The treatments for fibromyalgia are as varied as diagnosis and apparent cause. Since there is no singular biophysiological cause, how can there be a cure or a single treatment protocol? While researchers continue to ponder their results, the medical profession and alternative health care providers continue to debate the best course of action to take. Within each of those sects, med-to-med and alternative-to-alternative debates abound. Needs to address that all agree upon are to re-establish appropriate sleep patterns, treat depressive states, and that increased exercise is of major benefit.

The medical profession is split on treatment on a number of fronts. Those believing only in the psycho-factor tend to treat with anti-depressants and sleep medications and little else. Others will add narcotic pain relievers. Some believe only non-steroidal painkillers to be effective, while some conclude that neither type works. Dr. Goldenberg believes, "Medicines that affect pain perception, sleep, and mood have been useful and should be integrated with activity, exercise, and educational programs." Dr. Devin J. Starlanyl believes guifenesin, a common expectorant in cough syrup, given at specific doses to be effective. She also follows with recommendations of exercise and education.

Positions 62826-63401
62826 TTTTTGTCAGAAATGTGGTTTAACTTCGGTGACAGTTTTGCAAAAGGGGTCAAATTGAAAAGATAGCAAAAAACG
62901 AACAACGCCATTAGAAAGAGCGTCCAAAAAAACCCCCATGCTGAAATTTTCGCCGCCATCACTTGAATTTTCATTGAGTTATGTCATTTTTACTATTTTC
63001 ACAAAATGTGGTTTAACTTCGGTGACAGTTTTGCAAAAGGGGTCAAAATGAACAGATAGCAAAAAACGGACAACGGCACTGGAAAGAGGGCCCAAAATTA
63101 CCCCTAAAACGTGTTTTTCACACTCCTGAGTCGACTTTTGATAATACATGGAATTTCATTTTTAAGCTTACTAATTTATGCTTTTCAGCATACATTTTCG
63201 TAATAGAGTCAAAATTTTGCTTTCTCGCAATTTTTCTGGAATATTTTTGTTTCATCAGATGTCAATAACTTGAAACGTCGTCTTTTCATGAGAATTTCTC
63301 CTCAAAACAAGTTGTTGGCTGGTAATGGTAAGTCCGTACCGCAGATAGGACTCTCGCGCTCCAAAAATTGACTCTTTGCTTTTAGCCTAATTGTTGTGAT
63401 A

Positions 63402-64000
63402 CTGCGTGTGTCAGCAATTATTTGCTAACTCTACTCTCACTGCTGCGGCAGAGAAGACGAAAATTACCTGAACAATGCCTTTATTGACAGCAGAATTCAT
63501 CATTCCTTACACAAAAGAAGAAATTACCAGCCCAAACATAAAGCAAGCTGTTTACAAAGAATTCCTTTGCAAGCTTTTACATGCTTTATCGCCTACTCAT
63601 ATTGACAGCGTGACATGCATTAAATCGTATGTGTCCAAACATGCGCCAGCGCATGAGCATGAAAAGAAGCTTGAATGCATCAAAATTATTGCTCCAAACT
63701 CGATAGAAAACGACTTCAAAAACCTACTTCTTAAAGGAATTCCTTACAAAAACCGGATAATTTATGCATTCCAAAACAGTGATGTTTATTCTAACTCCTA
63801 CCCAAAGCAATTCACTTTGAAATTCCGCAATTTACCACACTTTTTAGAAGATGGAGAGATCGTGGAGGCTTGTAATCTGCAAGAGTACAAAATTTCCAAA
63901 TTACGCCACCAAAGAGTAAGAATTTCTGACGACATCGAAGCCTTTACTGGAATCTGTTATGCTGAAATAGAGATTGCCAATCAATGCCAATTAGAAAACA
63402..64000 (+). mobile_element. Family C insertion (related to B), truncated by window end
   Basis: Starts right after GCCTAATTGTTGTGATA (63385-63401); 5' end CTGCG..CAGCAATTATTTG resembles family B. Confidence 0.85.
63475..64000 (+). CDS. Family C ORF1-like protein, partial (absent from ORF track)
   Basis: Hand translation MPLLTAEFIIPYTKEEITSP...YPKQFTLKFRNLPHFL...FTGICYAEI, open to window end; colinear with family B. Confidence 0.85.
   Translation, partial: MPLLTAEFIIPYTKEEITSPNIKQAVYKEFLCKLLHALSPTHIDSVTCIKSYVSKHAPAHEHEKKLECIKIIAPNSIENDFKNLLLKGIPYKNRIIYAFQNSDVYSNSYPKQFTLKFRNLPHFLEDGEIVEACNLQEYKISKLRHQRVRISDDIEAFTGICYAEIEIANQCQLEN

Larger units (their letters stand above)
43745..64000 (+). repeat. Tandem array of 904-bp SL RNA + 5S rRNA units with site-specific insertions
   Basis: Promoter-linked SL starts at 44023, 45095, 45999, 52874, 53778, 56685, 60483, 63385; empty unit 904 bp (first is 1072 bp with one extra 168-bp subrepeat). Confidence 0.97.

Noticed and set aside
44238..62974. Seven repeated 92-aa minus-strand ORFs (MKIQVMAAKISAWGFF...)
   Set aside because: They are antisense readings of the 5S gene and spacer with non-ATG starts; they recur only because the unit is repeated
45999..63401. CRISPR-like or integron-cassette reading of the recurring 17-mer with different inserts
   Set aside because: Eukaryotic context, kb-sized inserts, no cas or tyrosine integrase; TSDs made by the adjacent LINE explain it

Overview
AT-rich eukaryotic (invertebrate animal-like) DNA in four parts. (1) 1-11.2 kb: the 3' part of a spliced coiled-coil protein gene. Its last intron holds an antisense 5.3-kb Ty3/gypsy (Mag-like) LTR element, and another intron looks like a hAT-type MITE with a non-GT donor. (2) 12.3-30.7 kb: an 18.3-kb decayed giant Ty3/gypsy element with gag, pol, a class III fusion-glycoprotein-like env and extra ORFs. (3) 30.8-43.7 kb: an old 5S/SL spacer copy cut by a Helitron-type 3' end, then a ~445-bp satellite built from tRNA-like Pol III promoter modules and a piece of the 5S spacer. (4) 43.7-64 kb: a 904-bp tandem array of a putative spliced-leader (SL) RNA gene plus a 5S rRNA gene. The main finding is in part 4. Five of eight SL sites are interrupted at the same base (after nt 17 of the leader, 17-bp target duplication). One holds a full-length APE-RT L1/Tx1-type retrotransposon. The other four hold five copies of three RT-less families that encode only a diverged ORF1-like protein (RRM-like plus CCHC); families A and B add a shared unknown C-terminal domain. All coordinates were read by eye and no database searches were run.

Here another split occurs as to what type of exercise is appropriate. Some recommend intense aerobic, cardio-vascular exercises, some believe in strength training or slow-stretch types like Tai chi or yoga.

A few enlightened medical professionals, like Dr. Christine Fritsch, MD, of Kaiser-Permanente North, Dr. Bill Sieber of CorText Research in CA, or chiropractors like Dr. Harvey Eckhart of Santa Rosa, CA's Preventive Health Care Clinic find value in the addition of supplements to the regime. Dr. Fritsch recommends bromelain and chondroitin to reduce inflammation and support joint integrity. Dr. Eckhart is examining the effects of a protein digestion enzyme activating formula and an antioxidant formula, on the basis that many believe the inability to digest proteins adequately and free radical damage are two significant contributors to FMS.